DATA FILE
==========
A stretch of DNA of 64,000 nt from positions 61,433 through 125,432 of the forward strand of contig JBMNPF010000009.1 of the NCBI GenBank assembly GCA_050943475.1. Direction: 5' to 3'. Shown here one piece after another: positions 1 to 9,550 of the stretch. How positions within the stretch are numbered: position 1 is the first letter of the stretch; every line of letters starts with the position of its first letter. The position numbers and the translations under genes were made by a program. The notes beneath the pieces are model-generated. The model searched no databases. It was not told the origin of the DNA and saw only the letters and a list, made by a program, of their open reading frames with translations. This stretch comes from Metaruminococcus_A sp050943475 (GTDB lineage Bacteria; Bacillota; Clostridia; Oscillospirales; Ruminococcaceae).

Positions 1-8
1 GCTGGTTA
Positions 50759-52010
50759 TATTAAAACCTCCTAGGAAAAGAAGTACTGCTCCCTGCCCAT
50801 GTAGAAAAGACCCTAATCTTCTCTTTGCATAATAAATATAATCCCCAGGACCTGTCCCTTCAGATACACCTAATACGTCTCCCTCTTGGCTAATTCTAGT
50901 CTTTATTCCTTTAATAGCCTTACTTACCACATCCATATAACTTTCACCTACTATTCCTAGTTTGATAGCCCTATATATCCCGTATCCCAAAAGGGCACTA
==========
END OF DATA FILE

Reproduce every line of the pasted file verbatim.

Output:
A stretch of DNA of 64,000 nt from positions 61,433 through 125,432 of the forward strand of contig JBMNPF010000009.1 of the NCBI GenBank assembly GCA_050943475.1. Direction: 5' to 3'. Shown here one piece after another: positions 1 to 9,550 of the stretch. How positions within the stretch are numbered: position 1 is the first letter of the stretch; every line of letters starts with the position of its first letter. The position numbers and the translations under genes were made by a program. The notes beneath the pieces are model-generated. The model searched no databases. It was not told the origin of the DNA and saw only the letters and a list, made by a program, of their open reading frames with translations. This stretch comes from Metaruminococcus_A sp050943475 (GTDB lineage Bacteria; Bacillota; Clostridia; Oscillospirales; Ruminococcaceae).

Positions 1-8
1 GCTGGTTA
Positions 50759-52010
50759 TATTAAAACCTCCTAGGAAAAGAAGTACTGCTCCCTGCCCAT
50801 GTAGAAAAGACCCTAATCTTCTCTTTGCATAATAAATATAATCCCCAGGACCTGTCCCTTCAGATACACCTAATACGTCTCCCTCTTGGCTAATTCTAGT
50901 CTTTATTCCTTTAATAGCCTTACTTACCACATCCATATAACTTTCACCTACTATTCCTAGTTTGATAGCCCTATATATCCCGTATCCCAAAAGGGCACTA